A lottery is a game where people pay a small amount of money to buy a ticket, and the prize or jackpot is usually a large sum of cash. Lotteries are often used to raise money for a variety of reasons, including the construction of public facilities such as roads or bridges.
Origin of Lottery
In Europe, the first recorded lotteries to offer tickets for sale with prizes in the form of money appear in 15th-century towns attempting to raise money for town fortifications or to help the poor. A record dated 9 May 1445 at L’Ecluse, for example, indicates that the lottery raised 1737 florins, which is worth about US$170,000 in 2014.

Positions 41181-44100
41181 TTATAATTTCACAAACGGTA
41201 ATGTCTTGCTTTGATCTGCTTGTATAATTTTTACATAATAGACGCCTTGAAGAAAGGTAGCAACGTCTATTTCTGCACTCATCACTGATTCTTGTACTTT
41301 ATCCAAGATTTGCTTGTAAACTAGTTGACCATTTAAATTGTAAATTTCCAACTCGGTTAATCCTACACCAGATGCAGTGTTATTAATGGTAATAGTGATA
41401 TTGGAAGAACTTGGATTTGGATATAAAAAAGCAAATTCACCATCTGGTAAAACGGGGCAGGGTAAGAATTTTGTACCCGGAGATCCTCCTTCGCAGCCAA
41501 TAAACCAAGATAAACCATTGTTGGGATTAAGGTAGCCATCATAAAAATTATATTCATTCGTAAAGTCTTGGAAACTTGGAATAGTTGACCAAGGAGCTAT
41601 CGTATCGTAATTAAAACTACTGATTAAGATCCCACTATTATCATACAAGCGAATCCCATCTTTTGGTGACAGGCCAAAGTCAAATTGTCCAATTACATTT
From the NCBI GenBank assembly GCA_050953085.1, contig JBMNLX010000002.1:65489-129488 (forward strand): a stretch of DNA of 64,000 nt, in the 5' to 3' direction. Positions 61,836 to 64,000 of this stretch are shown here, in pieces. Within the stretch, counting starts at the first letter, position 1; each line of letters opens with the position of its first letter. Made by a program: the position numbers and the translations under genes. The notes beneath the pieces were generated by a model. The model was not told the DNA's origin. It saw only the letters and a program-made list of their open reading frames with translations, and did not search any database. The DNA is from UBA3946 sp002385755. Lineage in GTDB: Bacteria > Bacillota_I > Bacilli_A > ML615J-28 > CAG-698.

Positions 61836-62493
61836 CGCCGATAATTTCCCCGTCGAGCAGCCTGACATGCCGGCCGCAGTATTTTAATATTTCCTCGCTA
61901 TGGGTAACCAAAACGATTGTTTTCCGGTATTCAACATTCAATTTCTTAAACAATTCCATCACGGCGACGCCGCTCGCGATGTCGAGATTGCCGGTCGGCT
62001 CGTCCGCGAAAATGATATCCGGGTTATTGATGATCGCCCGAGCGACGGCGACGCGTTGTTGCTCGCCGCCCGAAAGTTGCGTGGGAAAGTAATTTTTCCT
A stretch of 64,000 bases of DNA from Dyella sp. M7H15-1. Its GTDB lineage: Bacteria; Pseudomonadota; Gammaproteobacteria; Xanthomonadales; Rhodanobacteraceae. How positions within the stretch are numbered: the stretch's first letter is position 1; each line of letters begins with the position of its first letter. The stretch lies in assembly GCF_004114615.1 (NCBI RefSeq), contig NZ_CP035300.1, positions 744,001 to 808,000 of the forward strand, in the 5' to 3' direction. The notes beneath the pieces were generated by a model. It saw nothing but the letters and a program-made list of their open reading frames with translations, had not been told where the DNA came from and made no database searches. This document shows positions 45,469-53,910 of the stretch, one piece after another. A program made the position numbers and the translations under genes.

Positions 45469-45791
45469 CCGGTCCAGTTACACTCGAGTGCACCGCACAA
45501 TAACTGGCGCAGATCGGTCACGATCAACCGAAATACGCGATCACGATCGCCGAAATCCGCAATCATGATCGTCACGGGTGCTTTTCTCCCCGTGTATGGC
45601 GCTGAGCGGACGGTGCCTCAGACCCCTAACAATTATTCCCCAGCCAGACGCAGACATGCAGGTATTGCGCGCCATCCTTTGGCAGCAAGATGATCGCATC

In this analysis of Shirley Jackson’s novel, “The Lottery,” the main character is drawn to a lottery that has become an integral part of village life. The narrator notes that this lottery is not unlike square dances, the teenage club or Halloween programs, and it seems to be just another of Mr. Summers’ “civic activities.”
Tradition and the Law
In many societies, traditions are important in determining how society will function. In the case of the lottery in The Lottery, tradition is so strong that no one can bring themselves to change it even when the odds are against them.